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The SEC noted that Wahi and Nikhil purchased at least 25 crypto assets from Coinbase before listings, out of which nine were securities.
The United States Securities and Exchange Commission (SEC) counted another win in regulating the nascent crypto industry through a Coinbase Global Inc (NASDAQ: COIN) insider trading case. According to a press release from the SEC on May 30, former Coinbase product manager Ishan Wahi and his brother, Nikhil Wahi plead guilty to conspiracy to commit wire fraud. As a result, Wahi was sentenced to two years in prison and ordered to forfeit 10.97 ETH and 9,440 Tether USDT. Similarly, the US District Court for the Western District of Washington ordered Nikhil to forfeit $892,500 and sentenced him to 10 months in prison.
The SEC noted that Wahi and Nikhil purchased at least 25 crypto assets from Coinbase before listings, out of which nine were securities. Notably, the SEC filed the complaints on July 21, 2022, after auditing Coinbase on regulatory approvals. The SEC noted that Coinbase treated crypto listings as confidential and warned employees against insider trading. Reportedly, the SEC found out that the Wahi brothers indulged in insider trading against the company’s rules between June 2021 to April 2022.
“While the technologies at issue, in this case, may be new, the conduct is not. We allege that Ishan and Nikhil Wahi, respectively, tipped and traded securities based on material nonpublic information, and that’s insider trading, pure and simple,” said Gurbir S. Grewal, Director of the SEC’s Division of Enforcement. “The federal securities laws do not exempt crypto asset securities from the prohibition against insider trading, nor does the SEC. I am grateful to the SEC staff for successfully working to resolve this matter.”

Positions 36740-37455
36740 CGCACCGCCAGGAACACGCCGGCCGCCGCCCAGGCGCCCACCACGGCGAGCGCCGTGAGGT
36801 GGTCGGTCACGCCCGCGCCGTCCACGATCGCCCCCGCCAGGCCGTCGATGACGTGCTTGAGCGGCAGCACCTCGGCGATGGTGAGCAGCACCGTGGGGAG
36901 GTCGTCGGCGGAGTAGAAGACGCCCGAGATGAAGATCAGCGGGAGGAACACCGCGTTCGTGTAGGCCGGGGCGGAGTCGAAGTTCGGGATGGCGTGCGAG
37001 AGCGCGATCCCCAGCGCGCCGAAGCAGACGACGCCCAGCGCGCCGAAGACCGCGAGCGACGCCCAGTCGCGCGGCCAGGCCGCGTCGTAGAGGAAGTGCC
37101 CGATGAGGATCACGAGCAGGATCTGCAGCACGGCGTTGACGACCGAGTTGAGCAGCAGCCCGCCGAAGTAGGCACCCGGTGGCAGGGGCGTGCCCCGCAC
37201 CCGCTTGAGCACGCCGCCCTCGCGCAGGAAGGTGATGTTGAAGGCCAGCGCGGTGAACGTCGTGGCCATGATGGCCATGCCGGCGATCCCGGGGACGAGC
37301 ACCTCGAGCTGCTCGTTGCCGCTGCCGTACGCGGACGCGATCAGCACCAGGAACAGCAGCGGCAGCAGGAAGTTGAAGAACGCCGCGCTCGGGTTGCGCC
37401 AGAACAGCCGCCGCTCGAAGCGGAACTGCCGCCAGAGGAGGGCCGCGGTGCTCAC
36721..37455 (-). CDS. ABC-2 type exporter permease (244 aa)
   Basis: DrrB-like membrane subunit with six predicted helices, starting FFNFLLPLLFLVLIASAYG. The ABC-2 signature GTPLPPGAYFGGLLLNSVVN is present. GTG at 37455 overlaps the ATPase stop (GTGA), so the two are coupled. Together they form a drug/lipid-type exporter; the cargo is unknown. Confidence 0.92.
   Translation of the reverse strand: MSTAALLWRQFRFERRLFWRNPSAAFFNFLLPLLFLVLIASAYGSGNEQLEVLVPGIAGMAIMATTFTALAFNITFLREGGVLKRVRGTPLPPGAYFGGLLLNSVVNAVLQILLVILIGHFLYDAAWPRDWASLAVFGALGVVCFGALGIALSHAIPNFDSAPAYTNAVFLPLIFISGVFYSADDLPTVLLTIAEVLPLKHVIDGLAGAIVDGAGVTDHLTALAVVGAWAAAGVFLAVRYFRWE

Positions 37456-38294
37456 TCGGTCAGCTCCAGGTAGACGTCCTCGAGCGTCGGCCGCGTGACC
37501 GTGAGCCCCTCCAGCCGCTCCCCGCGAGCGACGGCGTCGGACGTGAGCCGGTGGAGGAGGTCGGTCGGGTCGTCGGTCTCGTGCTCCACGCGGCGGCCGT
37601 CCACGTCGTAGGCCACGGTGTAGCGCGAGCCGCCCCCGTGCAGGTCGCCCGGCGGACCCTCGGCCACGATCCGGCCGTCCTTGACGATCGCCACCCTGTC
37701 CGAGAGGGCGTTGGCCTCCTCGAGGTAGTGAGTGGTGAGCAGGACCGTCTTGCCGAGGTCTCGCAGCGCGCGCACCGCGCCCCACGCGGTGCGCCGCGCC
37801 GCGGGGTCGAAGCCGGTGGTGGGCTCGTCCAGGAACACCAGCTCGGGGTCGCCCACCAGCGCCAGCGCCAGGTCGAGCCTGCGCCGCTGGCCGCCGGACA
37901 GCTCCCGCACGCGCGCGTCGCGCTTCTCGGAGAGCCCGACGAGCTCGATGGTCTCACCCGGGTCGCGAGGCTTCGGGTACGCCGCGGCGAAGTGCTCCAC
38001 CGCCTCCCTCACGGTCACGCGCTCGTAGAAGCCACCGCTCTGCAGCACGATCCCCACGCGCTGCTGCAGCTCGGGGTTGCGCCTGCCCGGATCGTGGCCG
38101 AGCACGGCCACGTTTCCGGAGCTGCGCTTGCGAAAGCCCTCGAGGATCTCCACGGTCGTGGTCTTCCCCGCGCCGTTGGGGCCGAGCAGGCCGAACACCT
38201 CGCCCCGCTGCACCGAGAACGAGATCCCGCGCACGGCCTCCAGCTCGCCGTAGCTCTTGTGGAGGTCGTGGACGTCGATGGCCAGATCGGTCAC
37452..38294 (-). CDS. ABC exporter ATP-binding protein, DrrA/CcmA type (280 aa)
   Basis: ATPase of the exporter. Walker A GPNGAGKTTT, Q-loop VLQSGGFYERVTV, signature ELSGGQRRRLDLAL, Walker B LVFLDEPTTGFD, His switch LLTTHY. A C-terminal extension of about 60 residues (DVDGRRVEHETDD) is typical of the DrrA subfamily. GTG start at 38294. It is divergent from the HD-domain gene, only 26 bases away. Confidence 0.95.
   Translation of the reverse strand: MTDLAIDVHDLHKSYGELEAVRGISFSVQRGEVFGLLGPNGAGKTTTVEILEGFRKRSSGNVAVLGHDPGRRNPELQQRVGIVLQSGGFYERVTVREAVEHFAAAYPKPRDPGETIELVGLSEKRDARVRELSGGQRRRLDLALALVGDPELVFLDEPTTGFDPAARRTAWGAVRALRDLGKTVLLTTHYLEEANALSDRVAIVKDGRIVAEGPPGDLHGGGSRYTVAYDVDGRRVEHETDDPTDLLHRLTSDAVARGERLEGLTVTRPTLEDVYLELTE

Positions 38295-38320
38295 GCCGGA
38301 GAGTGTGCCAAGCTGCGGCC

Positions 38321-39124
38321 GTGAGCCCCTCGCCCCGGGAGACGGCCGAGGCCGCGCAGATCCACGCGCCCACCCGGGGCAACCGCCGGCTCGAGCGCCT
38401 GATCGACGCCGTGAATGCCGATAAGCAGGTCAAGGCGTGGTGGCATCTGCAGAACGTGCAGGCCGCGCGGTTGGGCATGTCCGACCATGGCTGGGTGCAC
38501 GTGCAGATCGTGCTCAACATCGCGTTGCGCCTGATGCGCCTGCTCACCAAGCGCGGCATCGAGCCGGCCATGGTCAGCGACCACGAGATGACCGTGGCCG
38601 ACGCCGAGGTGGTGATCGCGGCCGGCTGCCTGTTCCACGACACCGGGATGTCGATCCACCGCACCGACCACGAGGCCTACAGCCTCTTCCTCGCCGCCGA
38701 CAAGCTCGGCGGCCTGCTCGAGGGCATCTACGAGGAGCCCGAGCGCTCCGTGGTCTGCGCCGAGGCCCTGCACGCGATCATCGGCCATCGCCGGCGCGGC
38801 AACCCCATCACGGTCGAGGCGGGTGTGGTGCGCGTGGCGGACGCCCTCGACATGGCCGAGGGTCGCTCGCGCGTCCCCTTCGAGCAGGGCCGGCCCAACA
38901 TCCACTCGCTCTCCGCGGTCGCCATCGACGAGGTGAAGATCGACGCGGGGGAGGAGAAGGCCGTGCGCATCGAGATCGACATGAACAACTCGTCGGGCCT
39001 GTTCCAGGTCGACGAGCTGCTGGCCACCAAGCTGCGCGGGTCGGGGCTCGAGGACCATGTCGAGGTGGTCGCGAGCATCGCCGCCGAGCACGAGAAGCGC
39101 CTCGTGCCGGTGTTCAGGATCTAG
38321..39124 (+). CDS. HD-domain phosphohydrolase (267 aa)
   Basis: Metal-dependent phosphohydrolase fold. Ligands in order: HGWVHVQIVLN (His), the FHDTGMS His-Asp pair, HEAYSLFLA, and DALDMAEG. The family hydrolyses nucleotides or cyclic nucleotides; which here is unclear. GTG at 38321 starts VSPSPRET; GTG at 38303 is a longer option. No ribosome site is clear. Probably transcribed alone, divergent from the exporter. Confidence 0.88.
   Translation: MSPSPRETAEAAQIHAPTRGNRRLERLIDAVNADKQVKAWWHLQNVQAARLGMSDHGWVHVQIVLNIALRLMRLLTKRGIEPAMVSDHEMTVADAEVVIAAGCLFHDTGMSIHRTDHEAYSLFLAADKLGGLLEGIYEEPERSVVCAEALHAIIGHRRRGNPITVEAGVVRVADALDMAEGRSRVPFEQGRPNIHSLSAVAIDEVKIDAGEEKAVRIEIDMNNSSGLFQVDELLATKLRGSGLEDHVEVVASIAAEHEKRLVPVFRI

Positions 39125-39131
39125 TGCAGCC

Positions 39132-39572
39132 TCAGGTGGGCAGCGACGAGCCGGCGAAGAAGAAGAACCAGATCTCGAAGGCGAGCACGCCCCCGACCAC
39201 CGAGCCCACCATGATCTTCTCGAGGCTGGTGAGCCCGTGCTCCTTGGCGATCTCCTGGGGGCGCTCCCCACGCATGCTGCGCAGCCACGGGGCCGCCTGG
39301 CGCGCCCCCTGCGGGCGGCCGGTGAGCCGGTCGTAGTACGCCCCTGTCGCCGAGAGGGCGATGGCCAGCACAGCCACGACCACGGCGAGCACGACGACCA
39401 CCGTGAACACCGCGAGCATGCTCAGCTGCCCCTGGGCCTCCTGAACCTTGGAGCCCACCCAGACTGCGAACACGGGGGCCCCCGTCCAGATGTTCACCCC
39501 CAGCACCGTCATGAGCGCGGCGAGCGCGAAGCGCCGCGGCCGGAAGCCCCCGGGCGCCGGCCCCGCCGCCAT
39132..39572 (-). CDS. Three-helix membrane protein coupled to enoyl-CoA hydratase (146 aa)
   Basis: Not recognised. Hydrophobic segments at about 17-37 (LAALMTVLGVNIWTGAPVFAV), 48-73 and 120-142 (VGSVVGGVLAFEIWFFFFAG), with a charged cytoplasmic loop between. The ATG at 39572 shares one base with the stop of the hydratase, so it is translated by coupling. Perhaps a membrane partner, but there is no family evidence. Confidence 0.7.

Coinbase and SEC Clashes Over Crypto Regulatory Scope
The SEC and Coinbase have not been reading the same thing regarding crypto regulations in the United States. Notably, Coinbase has accused the SEC of regulating the crypto industry through enforcement, which is slowly killing innovation in the country. Moreover, more crypto firms in the United States have been shifting focus to other friendly markets including Europe to secure their future growth prospects.
In a series of court proceedings, Coinbase filed a petition for a writ of mandamus requesting the court to ask the SEC to respond with a yes or no if it will undertake rulemaking for the cryptocurrency industry. According to Coinbase Chief Legal Officer, Paul Grewal, the public statements from the SEC chair Gary Gensler are not formal guidance or policy statements on the nascent cryptocurrency industry.
Today’s filing may be the first time when the SEC has formally explained in court its views on whether and how the SEC should create rules for the crypto industry. 2/7
— paulgrewal.eth (@iampaulgrewal) May 16, 2023
The SEC has also accused Coinbase of issuing unregistered securities through crypto listings and its products including staking programs. In its defense, Coinbase has noted that the SEC has acted in bad faith by allowing it to go public through the same services and charging it for wrongdoing later on.